Today, the people of Myanmar for the first time in twenty years will elect a new government. Actually, they will simply participate in a rigged election process that will legitimize the repressive military regime that has controlled the country by force for the past half-century. Under pressure from the West and perhaps craving a bizarro sense of legitimacy, the military is holding elections for the first time in twenty years, yet it has effectively guaranteed that the country will remain under its control. No matter what, the military will maintain 25% of the seats in parliament and will control three key cabinet posts (defense, interior, and border). The two main political parties are offshoots of the military. And the ethnic regions in the east and north will not even be given the chance to vote, as it is “too dangerous” to man polling stations in these regions. No foreign journalists or elections monitors will be allowed in the country and the flow of information has been stifled as the Internet is all but crippled. Not exactly ideal conditions for creating a fair and truly participatory democracy.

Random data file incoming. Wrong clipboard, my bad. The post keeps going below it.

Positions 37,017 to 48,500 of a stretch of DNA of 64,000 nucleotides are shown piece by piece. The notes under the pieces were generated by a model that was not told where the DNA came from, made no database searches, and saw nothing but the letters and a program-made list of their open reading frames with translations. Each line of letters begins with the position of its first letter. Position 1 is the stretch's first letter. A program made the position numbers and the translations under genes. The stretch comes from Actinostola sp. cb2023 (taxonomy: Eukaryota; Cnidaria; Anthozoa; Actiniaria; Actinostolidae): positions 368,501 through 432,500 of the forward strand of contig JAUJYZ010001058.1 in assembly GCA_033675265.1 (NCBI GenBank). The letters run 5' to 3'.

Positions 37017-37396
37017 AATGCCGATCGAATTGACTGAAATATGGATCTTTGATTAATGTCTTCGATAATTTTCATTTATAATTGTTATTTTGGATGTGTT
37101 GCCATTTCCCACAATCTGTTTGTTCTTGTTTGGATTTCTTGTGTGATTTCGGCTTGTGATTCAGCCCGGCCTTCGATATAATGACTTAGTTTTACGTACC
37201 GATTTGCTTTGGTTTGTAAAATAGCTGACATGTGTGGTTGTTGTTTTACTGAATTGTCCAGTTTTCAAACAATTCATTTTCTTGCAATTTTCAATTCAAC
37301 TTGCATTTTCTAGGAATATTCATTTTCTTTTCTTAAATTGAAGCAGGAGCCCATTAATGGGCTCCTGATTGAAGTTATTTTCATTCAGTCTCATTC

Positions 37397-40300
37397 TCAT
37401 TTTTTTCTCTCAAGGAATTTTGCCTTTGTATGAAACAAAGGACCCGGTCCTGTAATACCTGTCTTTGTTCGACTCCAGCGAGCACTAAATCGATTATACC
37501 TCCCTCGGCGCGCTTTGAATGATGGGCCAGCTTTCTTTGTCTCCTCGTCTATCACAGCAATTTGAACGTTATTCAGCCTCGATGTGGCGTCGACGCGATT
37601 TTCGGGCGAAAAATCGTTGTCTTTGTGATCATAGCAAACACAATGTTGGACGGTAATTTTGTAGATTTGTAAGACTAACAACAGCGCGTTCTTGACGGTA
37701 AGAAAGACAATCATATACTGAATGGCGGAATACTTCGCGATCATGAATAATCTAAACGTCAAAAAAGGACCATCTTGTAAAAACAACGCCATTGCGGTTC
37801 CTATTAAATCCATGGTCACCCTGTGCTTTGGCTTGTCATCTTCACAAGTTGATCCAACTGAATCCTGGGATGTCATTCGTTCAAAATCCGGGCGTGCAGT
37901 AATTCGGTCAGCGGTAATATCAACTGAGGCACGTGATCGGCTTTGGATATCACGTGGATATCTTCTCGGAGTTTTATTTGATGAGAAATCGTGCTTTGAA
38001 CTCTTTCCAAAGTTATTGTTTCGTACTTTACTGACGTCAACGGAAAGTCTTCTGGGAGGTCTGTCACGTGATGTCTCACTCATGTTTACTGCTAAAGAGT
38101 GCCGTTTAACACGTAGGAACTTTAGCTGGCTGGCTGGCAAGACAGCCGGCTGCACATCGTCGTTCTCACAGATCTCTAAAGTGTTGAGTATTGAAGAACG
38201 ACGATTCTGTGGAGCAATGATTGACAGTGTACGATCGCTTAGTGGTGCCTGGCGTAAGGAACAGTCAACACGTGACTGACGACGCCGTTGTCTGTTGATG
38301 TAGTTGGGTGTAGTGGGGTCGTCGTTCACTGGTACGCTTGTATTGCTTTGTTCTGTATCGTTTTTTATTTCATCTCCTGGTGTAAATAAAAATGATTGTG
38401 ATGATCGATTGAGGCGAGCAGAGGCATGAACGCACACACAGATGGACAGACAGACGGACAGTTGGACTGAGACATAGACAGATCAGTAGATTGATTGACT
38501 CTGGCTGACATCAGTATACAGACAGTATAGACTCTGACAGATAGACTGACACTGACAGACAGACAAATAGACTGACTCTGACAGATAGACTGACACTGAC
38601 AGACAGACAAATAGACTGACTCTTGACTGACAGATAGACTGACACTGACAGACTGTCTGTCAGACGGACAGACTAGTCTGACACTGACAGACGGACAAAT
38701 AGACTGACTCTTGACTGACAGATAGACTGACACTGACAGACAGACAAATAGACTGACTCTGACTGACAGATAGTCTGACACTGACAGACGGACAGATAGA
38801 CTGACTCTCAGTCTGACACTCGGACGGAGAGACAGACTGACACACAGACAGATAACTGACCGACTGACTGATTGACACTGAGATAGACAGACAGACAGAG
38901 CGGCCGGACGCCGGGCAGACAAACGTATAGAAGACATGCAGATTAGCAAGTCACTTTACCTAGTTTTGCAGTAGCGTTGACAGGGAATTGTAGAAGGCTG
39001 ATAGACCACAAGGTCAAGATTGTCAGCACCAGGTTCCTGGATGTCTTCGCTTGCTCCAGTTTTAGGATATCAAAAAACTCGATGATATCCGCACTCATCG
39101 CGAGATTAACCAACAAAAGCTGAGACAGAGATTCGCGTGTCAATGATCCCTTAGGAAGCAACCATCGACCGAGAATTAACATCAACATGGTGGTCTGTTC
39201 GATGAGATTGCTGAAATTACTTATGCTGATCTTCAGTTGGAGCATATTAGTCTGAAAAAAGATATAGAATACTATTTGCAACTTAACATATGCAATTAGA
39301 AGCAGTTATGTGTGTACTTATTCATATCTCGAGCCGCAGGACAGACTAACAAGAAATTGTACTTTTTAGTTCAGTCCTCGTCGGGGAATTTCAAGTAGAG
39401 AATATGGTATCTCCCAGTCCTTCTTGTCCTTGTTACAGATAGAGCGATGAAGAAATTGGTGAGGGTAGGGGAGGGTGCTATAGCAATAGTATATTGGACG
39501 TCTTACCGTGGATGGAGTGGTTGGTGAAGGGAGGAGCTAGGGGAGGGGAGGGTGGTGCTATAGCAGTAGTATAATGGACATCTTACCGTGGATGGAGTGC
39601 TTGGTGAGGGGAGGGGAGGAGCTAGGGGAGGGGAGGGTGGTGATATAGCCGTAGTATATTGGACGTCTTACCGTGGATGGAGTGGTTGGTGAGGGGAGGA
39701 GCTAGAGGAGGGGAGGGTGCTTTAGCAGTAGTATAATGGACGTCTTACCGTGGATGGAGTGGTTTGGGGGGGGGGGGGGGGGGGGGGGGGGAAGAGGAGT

This is the reality of these types of elections. But this kind of outrageous and brazen election-rigging is not uncommon in countries like Myanmar. Unfortunately, holding elections in countries that are not ready to have them is a core component of our foreign policy. According to the theory, when leaders are voted into office in free and consistently-held elections, they have greater accountability in terms of supporting sensible economic policies that benefit the country. This theory is true…in theory, but not always in practice The belief that elections are a necessary tool for creating economic growth is too simplistic, and lacks an understanding of the institutions that make democracies successful. In order for elections to actually translate into positive policy reforms and economic growth, a country requires a system of checks and balances that prevents the incumbent party from using illegal means to secure its place in government. What is happening in Burma right now is a perfect example of how a country without these necessary checks and balances is basically f-ed.